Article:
The point is to enjoy life unconstrained. Entrepreneurship can do that for you. Far too many schools teach you how to be a good employee, how to follow the rules, color within the lines and obey authority.
Woody Powell is a Stanford sociologist who studies the economic culture of cities. Recently, he and his research team studied why certain regions—Boston, San Francisco, San Diego—became leaders in biotechnology while others with a similar concentration of scientific and corporate talent—Los Angeles, Philadelphia, New York—did not. The answer they found was what Powell describes as the anchor-tenant theory of economic development. Just as an anchor store will define the character of a mall, anchor tenants in biotechnology, whether it’s a company like Genentech, in South San Francisco, or a university like M.I.T., in Cambridge, define the character of an economic community. They set the norms. The anchor tenants that set norms encouraging the free flow of ideas and collaboration, even with competitors, produced enduringly successful communities, while those that mainly sought to dominate did not.
Entrepreneurship means building your own destiny, not one defined by your parents, teachers or friends. It means taking your own creative genius and putting it to work to create something new and exciting in the world. Maybe you’ll get filthy rich off your idea, and maybe you won’t.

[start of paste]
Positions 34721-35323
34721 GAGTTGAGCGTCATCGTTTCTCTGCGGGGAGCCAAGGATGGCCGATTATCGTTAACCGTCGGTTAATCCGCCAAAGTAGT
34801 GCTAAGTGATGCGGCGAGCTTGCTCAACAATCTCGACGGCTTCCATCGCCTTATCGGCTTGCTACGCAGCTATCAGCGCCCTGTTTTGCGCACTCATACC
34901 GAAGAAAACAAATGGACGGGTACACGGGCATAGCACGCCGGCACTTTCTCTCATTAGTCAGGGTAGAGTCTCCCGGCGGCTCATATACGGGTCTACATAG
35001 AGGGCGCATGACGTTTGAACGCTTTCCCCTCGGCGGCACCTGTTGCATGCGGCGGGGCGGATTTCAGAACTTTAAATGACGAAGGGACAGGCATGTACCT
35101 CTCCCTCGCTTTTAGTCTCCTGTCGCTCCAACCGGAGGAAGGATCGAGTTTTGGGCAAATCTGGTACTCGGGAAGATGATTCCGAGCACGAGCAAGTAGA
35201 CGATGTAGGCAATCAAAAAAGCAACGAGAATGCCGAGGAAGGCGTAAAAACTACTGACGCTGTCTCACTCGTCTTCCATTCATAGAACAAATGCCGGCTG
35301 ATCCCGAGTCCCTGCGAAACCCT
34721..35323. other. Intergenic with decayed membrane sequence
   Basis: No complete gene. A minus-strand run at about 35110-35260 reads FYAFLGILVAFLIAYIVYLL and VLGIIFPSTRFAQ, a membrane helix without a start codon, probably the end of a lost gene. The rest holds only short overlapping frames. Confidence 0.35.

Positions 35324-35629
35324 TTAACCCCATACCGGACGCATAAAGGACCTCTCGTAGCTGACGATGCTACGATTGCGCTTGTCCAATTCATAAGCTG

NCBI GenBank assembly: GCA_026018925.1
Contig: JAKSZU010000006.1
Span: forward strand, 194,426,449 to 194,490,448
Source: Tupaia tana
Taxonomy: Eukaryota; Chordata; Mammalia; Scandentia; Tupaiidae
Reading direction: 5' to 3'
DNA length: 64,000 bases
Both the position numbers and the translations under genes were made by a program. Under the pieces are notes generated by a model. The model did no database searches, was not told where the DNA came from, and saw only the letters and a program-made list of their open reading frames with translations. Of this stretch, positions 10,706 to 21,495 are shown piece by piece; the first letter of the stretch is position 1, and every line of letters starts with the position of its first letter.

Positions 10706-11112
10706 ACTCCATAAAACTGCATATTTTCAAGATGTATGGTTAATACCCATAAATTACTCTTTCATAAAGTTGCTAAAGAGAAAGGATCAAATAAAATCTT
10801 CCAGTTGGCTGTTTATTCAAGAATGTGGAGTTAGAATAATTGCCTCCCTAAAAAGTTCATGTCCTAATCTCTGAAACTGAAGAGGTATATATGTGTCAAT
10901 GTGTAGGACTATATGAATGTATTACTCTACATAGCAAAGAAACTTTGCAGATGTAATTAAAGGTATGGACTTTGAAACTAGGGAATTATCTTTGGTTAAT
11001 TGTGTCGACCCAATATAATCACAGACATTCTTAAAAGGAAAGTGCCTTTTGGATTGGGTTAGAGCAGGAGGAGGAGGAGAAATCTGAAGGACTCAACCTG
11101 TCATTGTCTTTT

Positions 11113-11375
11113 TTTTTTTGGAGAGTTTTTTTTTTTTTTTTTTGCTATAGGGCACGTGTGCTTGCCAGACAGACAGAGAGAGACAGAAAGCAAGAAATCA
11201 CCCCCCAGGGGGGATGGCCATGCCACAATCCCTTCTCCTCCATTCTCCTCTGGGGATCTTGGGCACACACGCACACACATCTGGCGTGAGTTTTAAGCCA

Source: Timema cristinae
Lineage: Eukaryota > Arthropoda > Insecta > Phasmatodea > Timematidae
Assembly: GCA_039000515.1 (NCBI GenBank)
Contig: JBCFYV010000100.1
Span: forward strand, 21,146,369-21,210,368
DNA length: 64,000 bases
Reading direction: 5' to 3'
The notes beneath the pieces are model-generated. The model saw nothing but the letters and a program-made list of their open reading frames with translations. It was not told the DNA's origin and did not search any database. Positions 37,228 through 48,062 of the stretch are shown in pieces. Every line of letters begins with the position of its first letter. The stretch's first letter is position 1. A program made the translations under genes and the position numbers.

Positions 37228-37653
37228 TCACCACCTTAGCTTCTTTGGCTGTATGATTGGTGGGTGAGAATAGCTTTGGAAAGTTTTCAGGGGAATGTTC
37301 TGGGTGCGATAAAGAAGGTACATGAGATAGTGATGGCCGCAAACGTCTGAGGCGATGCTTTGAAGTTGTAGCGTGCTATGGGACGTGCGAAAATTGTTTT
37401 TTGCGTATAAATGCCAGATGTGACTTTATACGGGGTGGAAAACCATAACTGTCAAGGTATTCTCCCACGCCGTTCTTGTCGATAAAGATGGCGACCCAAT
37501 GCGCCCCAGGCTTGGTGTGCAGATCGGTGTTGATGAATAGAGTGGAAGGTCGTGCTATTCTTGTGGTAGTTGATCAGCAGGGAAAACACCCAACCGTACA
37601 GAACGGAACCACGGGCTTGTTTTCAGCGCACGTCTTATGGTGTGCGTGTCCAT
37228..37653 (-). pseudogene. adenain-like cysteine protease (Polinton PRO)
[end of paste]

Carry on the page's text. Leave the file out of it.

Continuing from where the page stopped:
Bhide (1999) found in his research “most startups derive from individuals seeking self-employment rather than the conduct of an entrepreneurial effort to develop new products, markets, technologies, and so on” (p....
[tags: Entrepreneurship, Business Planning, Career]
To Schumpeter, the main function of an entrepreneur is an innovator who induces forward shifts in the market through the improvements which he introduces.
[tags: Entrepreneurial Theories]
Powell suspects that anchor tenants play a similarly powerful community role in other areas of economics, too, and health care may be no exception. I spoke to a marketing rep for a McAllen home-health agency who told me of a process uncannily similar to what Powell found in biotech. Her job is to persuade doctors to use her agency rather than others. The competition is fierce. I opened the phone book and found seventeen pages of listings for home-health agencies—two hundred and sixty in all. A patient typically brings in between twelve hundred and fifteen hundred dollars, and double that amount for specialized care. She described how, a decade or so ago, a few early agencies began rewarding doctors who ordered home visits with more than trinkets: they provided tickets to professional sporting events, jewelry, and other gifts. That set the tone. Other agencies jumped in. Some began paying doctors a supplemental salary, as “medical directors,” for steering business in their direction. Doctors came to expect a share of the revenue stream.
Second, there was a talk on entrepreneurship by a guest speaker, Mr.
I don’t regret any of my college experience except that perhaps it went too quickly. College prepares you for life, but not in the way you think it might. The diploma is just a piece of paper, but the friendships, lessons and responsibility you’ll gain during your college years are vital -- especially if you’ll become an entrepreneur.